There was no practical reason for my phobias as a child, this was simply a part of who I was. Aside from my fearfulness, I was a happy child. My parents tried reassuring me when I was afraid that nothing bad was going to happen…

Until it did.

Where fear becomes reality

When I was ten, my oldest brother died in a car accident. He was 17, a senior in high school and he died only three months before his 18th birthday.

Gazing backward over the layers of time since his passing, I see now that he was just a baby, only two years older than my own son currently is. A life that had so many possibilities, cut short.

Losing my big brother exasperated my worries and made the fear I struggled with seem insurmountable.

At just ten years old, standing huddled in the street between our house and the neighbors, I heard the words coming from my dad’s shaky voice that would change our family forever. “There was an accident and your brother died.”  I had four brothers, so when he said “brother” I wasn’t sure who he was talking about. I looked over and saw James standing next to me sobbing, Robert, several feet behind my dad, face stained with tears. And there, next to my mom just a short distance behind us, my littlest brother, Daniel, oblivious to any crisis since he was six.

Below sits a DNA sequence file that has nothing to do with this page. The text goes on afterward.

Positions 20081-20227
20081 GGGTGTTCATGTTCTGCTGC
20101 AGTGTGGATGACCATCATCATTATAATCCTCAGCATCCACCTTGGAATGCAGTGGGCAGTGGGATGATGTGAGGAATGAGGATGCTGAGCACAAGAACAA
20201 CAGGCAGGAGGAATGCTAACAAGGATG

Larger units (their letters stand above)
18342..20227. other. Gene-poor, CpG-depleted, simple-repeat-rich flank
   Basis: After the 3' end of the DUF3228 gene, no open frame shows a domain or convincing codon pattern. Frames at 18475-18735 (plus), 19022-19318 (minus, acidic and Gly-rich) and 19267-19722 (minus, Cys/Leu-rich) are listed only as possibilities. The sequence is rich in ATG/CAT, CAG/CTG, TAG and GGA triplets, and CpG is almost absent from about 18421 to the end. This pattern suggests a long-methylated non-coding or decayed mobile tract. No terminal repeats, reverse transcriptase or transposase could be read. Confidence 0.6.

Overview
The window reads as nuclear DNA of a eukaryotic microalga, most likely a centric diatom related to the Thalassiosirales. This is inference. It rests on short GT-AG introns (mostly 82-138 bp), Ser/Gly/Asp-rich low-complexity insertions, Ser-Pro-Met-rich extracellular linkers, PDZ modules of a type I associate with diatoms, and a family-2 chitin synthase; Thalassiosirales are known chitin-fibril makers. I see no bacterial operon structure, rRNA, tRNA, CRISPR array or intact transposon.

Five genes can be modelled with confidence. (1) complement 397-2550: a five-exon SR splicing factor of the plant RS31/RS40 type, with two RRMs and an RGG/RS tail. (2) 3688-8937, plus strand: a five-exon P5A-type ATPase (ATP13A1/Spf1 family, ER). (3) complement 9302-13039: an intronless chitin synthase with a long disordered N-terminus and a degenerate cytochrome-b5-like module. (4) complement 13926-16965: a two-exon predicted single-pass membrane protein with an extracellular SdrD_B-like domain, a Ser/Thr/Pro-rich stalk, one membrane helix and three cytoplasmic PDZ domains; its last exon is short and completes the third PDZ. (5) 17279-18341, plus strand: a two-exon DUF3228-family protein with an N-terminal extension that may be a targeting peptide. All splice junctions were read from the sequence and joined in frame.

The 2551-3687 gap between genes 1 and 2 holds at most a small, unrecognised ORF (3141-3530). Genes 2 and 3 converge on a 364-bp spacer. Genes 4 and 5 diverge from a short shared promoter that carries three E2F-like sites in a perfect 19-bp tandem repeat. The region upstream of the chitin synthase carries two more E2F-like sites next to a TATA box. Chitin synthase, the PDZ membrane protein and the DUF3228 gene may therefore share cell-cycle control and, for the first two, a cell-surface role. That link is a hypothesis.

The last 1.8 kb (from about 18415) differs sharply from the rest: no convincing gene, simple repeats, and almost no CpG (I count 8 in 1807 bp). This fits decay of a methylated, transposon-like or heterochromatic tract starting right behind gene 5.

It was Paul Michael, my oldest brother, and my father’s namesake who was missing from the picture.

Dad was laughing as he spoke, which confused and upset me. I gazed upwards, seeing his dark-rimmed glasses with the sun just behind him peeking through the trees. Hearing unfamiliar noises slipping from between his lips, I realized then that his laughing was actually gut-wrenching sobs. I had never heard my father cry before and mistook it for laughing. An anguish I couldn’t comprehend passed from his lungs into the warm September air.

Having three children of my own, I can only imagine the grief my parents must have felt that day. They went from having five children to four in an instant.

Reality slapped me square in the face and I discovered my mortality in a very real way. The rest of my family, much to my dismay, was also quite mortal. I would spend much of my time worrying about them for years to come.

We spent the next several days in a haze as my mom and dad laid their oldest son to rest in a cemetery on a hill…far too soon.

And their only daughter became entangled with fear that would, unfortunately, follow her closely the rest of her life.

The painful reality of life and death